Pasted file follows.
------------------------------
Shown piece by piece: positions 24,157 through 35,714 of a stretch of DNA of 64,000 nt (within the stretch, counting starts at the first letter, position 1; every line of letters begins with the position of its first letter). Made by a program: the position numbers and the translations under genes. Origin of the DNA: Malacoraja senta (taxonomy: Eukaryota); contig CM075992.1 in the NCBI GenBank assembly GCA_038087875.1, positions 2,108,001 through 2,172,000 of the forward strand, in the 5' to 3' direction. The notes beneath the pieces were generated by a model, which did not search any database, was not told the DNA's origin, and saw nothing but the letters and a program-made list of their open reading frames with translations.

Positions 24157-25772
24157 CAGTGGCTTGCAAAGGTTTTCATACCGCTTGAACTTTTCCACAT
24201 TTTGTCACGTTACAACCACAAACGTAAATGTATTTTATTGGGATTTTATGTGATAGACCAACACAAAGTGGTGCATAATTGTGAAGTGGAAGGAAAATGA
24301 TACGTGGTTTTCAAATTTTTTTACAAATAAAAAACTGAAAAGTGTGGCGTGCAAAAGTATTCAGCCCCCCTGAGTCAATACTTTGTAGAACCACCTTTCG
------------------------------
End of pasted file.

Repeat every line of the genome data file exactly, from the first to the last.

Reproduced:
Shown piece by piece: positions 24,157 through 35,714 of a stretch of DNA of 64,000 nt (within the stretch, counting starts at the first letter, position 1; every line of letters begins with the position of its first letter). Made by a program: the position numbers and the translations under genes. Origin of the DNA: Malacoraja senta (taxonomy: Eukaryota); contig CM075992.1 in the NCBI GenBank assembly GCA_038087875.1, positions 2,108,001 through 2,172,000 of the forward strand, in the 5' to 3' direction. The notes beneath the pieces were generated by a model, which did not search any database, was not told the DNA's origin, and saw nothing but the letters and a program-made list of their open reading frames with translations.

Positions 24157-25772
24157 CAGTGGCTTGCAAAGGTTTTCATACCGCTTGAACTTTTCCACAT
24201 TTTGTCACGTTACAACCACAAACGTAAATGTATTTTATTGGGATTTTATGTGATAGACCAACACAAAGTGGTGCATAATTGTGAAGTGGAAGGAAAATGA
24301 TACGTGGTTTTCAAATTTTTTTACAAATAAAAAACTGAAAAGTGTGGCGTGCAAAAGTATTCAGCCCCCCTGAGTCAATACTTTGTAGAACCACCTTTCG